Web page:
you better shop around: the status and authority of ... - White & Case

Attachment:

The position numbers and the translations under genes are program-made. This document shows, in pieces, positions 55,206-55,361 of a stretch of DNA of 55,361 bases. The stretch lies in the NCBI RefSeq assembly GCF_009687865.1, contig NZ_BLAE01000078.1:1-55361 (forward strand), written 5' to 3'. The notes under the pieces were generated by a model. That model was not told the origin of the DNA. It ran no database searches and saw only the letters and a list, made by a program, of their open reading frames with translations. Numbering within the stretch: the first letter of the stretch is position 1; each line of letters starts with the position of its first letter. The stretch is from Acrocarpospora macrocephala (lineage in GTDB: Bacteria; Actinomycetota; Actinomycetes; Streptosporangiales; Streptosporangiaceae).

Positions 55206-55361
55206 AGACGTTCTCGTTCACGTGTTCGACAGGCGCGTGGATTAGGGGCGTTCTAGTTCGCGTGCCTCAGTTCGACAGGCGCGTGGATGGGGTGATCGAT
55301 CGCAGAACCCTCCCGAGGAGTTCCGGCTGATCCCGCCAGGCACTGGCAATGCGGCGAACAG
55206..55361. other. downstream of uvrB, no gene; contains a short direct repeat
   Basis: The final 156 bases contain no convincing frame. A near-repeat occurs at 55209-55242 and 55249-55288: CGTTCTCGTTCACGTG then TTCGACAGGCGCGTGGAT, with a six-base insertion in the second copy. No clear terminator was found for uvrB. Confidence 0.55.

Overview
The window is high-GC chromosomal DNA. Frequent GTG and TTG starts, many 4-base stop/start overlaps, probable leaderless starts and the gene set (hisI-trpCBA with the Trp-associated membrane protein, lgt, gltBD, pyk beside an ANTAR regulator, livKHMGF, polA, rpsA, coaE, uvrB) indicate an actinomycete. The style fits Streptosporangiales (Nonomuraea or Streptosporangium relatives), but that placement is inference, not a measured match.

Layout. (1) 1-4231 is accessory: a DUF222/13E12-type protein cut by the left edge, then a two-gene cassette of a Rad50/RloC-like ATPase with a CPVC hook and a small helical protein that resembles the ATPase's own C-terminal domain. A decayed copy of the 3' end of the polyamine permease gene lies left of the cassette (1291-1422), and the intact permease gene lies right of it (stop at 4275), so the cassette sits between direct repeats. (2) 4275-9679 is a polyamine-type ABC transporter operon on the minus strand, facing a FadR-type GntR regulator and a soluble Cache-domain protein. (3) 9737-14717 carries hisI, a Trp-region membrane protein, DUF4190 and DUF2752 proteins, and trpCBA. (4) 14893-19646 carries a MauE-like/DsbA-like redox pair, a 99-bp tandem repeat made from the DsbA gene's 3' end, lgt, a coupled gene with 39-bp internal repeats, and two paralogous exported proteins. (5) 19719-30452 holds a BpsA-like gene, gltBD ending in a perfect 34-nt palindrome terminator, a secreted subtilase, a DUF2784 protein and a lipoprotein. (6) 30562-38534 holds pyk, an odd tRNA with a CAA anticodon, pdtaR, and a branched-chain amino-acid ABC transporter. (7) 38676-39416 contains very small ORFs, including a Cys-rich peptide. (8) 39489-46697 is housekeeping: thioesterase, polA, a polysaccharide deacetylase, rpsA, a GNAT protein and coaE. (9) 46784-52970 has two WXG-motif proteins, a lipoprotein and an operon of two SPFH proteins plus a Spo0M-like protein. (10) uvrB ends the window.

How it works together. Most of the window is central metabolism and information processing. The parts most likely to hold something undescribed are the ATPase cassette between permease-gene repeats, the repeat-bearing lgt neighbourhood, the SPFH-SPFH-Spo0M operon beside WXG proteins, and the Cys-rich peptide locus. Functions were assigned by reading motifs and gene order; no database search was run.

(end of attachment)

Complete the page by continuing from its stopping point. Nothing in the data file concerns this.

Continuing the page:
YOU BETTER SHOP AROUND: THE STATUS AND AUTHORITY OF SPECIALTY TRIAL JUDGES IN FEDERAL TAX CASES By Kathleen Pakenham Kathleen Pakenham is Counsel, Tax Controversy Group, White & Case LLP, New York. She wishes to thank Tod Ottman for his valuable comments. The author also gratefully acknowledges Michael Saltzman, Todd Simmens, and James Larkin of White and Case LLP for their insightful comments. Pakenham believes that as attorneys become more specialized, so too does the judiciary. In every forum for resolution of tax disputes, practitioners are likely to encounter specialized judicial officers, she thinks. This article compares the status and authority of magistrate judges, Tax Court special trial judges, and Court of Federal Claims judges and analyzes their effect in tax cases. Copyright Kathleen Pakenham 2004. All rights reserved. Table of Contents U.S. Magistrate Judges .................. 1528 Tax Court Special Trial Judges ............. 1531 U.S. Court of Federal Claims Judges ........ 1533 Conclusion ........................... 1534 Tax cases present unique opportunities for that timehonored though much maligned tradition, forum shopping. In some instances a tax case may be brought in any of three very different forums: 1 the U.S. District Court, 2 1 Some taxpayers may also have a fourth forum available, the U.S. Bankruptcy Court. 11 U.S.C. section 505. Because of the unique circumstances leading to bankruptcy court jurisdiction, the authority of bankruptcy judges is not discussed in this report. 2 The U.S. District Court, established by Congress pursuant to Article III of the Constitution, has jurisdiction over ‘‘all civil actions arising under the Constitution, laws or treaties of the U.S.’’ 28 U.S.C. section 1331. Congress has provided that ‘‘[t]he district courts shall have original jurisdiction of any civil action arising under any Act of Congress providing for internal revenue...’’ 28 U.S.C. section 1340. Suit may be brought in the district court only when the contested tax liability has already been paid and ‘‘a claim for refund or credit has been duly filed (Footnote 2 continued in next column.) the U.S. Tax Court, 3 and the Court of Federal Claims. 4 In evaluating these forums, practitioners usually focus on whether the tax must be paid before commencing suit (district court and Court of Federal Claims) or whether with the Secretary [of the Treasury or his delegate].’’ 26 U.S.C. section 7422(a); see also 26 U.S.C. section 7701(a)(11)(B) (defining ‘‘Secretary’’). Even if the case is properly commenced in the district court, the court may lose jurisdiction over the matter if ‘‘prior to the hearing of [the] suit’’ for refund, the Internal Revenue Service issues a statutory notice and the taxpayer files a suit for redetermination with the Tax Court. 26 U.S.C. section 7422(e). Both the taxpayer and the government have the right to jury trial in the district court. 28 U.S.C. sections 2402, 1346(a)(1). Appeals from final decisions of the district court are to the U.S. Court of Appeals, generally in the circuit where the petitioner resides. 28 U.S.C. section 1291. The court of appeals makes a de novo determination on issues of law. 3 The Tax Court, established pursuant to Article I, is the only court with jurisdiction to redetermine a deficiency proposed by the IRS before payment. The Tax Court’s jurisdiction is limited, however, to redetermination of income, gift, estate, and some excise taxes. 26 U.S.C. section 6213(a). A taxpayer may seek review in the Tax Court of a proposed deficiency within 90 days after the IRS issues a notice of deficiency. 26 U.S.C. section 6211(a)(1) (defining ‘‘deficiency’’). The Tax Court, in the sense that it determines the correct tax due, has limited refund jurisdiction. 26 U.S.C. section 6512(b)(1). Generally, appeals are to the U.S. Court of Appeals in the circuit of the legal residence of the petitioner. 26 U.S.C. section 7482(a)(1) (‘‘The U.S. Court of Appeals, shall have exclusive jurisdiction to review the decisions of the Tax Court....);see also 26 U.S.C. section 7482(b)(1) (venue). Reflecting its origins as an administrative agency, there is no right to a jury trial in the Tax Court. 4 The Court of Federal Claims, an Article I court, shares concurrent original jurisdiction with the district court over suits for refund. 28 U.S.C. section 1346(a)(1). While the district courts have original jurisdiction over suits under federal and state law, and have substantial criminal dockets, the jurisdiction of the claims court is limited to ‘‘claim[s] against the U.S. founded either upon the Constitution, or any Act of Congress or any regulation of an executive department, or upon any express or implied contract with the U.S., or for liquidated or unliquidated damages in cases not sounding in tort.’’ 28 U.S.C. section 1491. Although the jurisdiction over refund suits is the same in the district courts and the Court of Federal Claims, neither the taxpayer nor the government has the right to trial by jury in the Court of Federal Claims. 28 U.S.C. section 2402. Appeals are to the Court of Appeals for the Federal Circuit. 28 U.S.C. section 1295(a)(3). TAX NOTES, June 21, 2004 1527 (C) Tax Analysts 2004. All rights reserved. Tax Analysts does not claim copyright in any public domain or third party content.